By Mitch Nathanson, Historical Columnist
We do it all the time, whenever we’re confronted with the bare facts of a reality we’d rather not confront. Did you see Uncle Phil? Wow, he looks terrible. He really let himself go. Man, he got old. What a shame. That’s what happens when you don’t take care of yourself. And on and on.
In fact, old Uncle Phil, if he’s old enough, represents something closer to the best-case scenario rather than the worst. At least he made it that far along in life, not succumbing to illness or fatal injury before reaching his golden years. Really, we ought to celebrate old Uncle Phil rather than denigrate him, no matter what he looks like now or what shape he’s in. For in the grand scheme of things he won. We should be so fortunate.
But we don’t because we struggle to accept the cold realities of aging, of life, of the world as it affected and pummeled poor old Uncle Phil. We prefer to think that the world can’t touch us if we’re strong enough, if we’re vigilant, if we don’t let it. We won’t get old, we like to tell ourselves. We won’t end up like poor old Uncle Phil.
It’s that sort of pretzel logic that helps us make it through our days -- the belief that it’s in our power to remain forever untouched. It’s comforting to believe this, even though deep down we know that it’s nonsense.
It’s also why we’re so quick to want Scott Kingery out of our sight right now. His current stat line suggests that he’s earned a ticket to some serious time on the bench. As of this morning he’s batting .071 with only two hits all season. Following up on his second half slump in 2019 he appears to be a bust. After getting all that money – six years and $24 million guaranteed, $66 million if all the options are picked up – he looks like a failed experiment.
And maybe he is. But right now it’s impossible to tell because Scott Kingery is still, weeks later, dealing with the debilitating aftereffects of Covid-19. He’s still struggling to breathe as freely as he once did after a particularly brutal battle with the virus that left him – a heretofore healthy 26-year-old world-class athlete – unable to get up and off his couch for three weeks.
If Covid-19 can hammer someone as young and healthy as Scott Kingery, what can it possibly do to the rest of us? Worse, once it’s ravaged the system and “recovery” has taken place, what damage might remain? The possibility that Kingery might never fully recover from his infection is downright frightening. We can comfort ourselves by saying that he didn’t die from having contracted Covid but it’s far less comforting to consider that he might battle it for the rest of his life. Truth is, we just don’t know. And that’s absolutely scary. Scott Kingery’s reality is the reality we’re all confronting right now – the reality of the terrifying unknown.
So it’s no surprise that we’d prefer to focus on something else. That the guy had a poor second half and that the Phils would have been better off keeping Cesar Hernandez around rather than entrust second base to the likes of Scott Kingery. Clearly, we prefer to reassure ourselves with the notion that this is his fault. He, and he alone, is responsible for his dreadful play up to now. If he were a better player last year he’d be a better player this year as well.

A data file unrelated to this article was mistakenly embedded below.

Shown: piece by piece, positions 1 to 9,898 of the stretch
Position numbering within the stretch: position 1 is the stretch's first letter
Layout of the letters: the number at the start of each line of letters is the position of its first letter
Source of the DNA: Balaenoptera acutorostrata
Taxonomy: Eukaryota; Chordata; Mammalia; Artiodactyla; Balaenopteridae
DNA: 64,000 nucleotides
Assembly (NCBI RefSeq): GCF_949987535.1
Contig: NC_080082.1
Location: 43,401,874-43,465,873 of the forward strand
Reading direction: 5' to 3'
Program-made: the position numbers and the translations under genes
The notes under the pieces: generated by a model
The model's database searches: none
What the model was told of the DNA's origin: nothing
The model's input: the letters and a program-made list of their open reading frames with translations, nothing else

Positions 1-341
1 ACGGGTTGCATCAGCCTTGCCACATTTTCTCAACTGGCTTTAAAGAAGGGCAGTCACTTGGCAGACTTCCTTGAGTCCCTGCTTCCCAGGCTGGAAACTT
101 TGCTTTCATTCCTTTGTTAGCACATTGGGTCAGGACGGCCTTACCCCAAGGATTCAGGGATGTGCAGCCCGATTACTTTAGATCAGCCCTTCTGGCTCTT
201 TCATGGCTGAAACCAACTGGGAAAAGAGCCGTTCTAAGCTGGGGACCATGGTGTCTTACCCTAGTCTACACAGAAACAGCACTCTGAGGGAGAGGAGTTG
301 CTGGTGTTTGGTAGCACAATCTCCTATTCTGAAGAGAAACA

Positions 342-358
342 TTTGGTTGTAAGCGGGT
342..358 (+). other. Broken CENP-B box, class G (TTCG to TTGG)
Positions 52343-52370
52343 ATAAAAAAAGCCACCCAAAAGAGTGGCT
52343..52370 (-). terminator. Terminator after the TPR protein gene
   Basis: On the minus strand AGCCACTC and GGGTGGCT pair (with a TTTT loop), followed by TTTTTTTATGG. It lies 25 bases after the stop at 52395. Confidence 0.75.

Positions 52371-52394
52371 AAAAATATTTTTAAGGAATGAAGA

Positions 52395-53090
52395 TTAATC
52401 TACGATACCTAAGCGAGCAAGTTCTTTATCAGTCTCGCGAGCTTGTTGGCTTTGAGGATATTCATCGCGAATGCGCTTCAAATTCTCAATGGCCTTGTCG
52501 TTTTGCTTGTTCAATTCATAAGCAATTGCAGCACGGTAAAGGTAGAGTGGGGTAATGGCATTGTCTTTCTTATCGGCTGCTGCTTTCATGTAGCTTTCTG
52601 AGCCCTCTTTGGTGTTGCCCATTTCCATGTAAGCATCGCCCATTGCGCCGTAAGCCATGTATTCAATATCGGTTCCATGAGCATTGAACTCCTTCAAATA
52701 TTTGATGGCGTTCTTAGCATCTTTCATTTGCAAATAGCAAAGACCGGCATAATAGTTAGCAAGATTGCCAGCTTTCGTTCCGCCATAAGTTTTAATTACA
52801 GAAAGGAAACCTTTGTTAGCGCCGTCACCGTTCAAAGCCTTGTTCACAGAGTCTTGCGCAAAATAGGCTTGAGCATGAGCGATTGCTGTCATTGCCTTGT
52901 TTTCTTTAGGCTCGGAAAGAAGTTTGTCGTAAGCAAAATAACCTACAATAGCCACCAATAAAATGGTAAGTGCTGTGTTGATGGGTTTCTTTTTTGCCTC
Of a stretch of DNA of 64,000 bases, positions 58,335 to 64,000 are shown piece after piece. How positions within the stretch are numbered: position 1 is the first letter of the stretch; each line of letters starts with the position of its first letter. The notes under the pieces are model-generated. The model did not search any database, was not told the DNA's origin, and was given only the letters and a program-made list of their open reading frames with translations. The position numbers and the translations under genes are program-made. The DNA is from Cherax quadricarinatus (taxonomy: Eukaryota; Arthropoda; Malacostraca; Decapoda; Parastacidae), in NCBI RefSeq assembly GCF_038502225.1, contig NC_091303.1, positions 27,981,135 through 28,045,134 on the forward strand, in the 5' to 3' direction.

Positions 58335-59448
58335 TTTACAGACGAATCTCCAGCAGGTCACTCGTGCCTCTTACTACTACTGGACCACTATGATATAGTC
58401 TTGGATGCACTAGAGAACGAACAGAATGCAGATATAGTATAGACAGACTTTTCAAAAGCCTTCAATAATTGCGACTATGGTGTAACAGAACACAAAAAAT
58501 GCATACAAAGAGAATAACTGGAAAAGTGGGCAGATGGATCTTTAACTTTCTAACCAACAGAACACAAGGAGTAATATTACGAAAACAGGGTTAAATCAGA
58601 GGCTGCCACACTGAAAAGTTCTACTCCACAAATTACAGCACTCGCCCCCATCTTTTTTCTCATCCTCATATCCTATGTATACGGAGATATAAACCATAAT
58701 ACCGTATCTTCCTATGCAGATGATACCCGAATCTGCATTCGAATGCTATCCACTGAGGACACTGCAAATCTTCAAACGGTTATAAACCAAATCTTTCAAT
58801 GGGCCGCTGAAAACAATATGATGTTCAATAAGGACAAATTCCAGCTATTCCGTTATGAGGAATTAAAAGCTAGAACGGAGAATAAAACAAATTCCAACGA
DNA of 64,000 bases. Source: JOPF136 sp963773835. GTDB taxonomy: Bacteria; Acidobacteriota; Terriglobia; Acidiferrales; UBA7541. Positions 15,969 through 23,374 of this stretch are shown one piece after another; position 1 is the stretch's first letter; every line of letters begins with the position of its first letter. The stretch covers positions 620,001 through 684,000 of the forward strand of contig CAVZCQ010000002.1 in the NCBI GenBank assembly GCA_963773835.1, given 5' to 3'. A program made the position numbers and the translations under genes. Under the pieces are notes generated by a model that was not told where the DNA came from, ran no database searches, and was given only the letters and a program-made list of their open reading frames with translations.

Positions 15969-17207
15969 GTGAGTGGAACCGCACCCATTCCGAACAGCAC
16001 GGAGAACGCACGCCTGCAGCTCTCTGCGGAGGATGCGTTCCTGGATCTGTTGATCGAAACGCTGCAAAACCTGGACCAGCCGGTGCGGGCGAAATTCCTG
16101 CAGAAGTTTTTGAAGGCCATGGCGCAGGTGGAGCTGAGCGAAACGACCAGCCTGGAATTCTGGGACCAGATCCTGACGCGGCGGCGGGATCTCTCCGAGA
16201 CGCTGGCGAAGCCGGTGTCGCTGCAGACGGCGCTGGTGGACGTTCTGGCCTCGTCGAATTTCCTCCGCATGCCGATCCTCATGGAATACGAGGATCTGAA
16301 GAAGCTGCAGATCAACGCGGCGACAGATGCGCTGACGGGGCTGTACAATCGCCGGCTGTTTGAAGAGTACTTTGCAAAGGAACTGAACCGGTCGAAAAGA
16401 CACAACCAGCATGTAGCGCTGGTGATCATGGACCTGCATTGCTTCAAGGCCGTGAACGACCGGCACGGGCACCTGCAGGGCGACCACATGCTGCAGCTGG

Again, that may be true. But, given all we are just starting to understand about Covid and its aftereffects, we're just guessing. True, young, previously healthy people tend to survive their infections and far fewer of them require hospitalization than unhealthy and/or older victims. But beyond that we have no idea what the lingering toll of Covid might be.
It may very well turn out that despite everything we do, Covid can not only touch us but beat us into submission. Maybe not immediately but eventually. Scott Kingery is a red-pinstriped representation of that cold, hard reality staring us in the face. As young as he is, as strong as he is, it took him out and continues to batter him even though we like to tell ourselves that he’s fully recovered. In fact, he may never recover.
We ought to celebrate the return of Kingery to a big league ballpark. Just to make it back given what he’s been through and continues to battle is, like poor old Uncle Phil’s, closer to the best outcome rather than the worst. He “beat” Covid but even so remains at war with it. This is, as we understand the virus today, the significantly less exhilarating definition of “winning.”
But we’d rather he go away. We’d rather believe he just isn’t very good. We’d rather tell ourselves this is just about baseball, nothing else. Because if it isn’t, it's a helluva lot more difficult to get up in the morning.
Mitch Nathanson's biography of Jim Bouton is out now. Stay home and read it.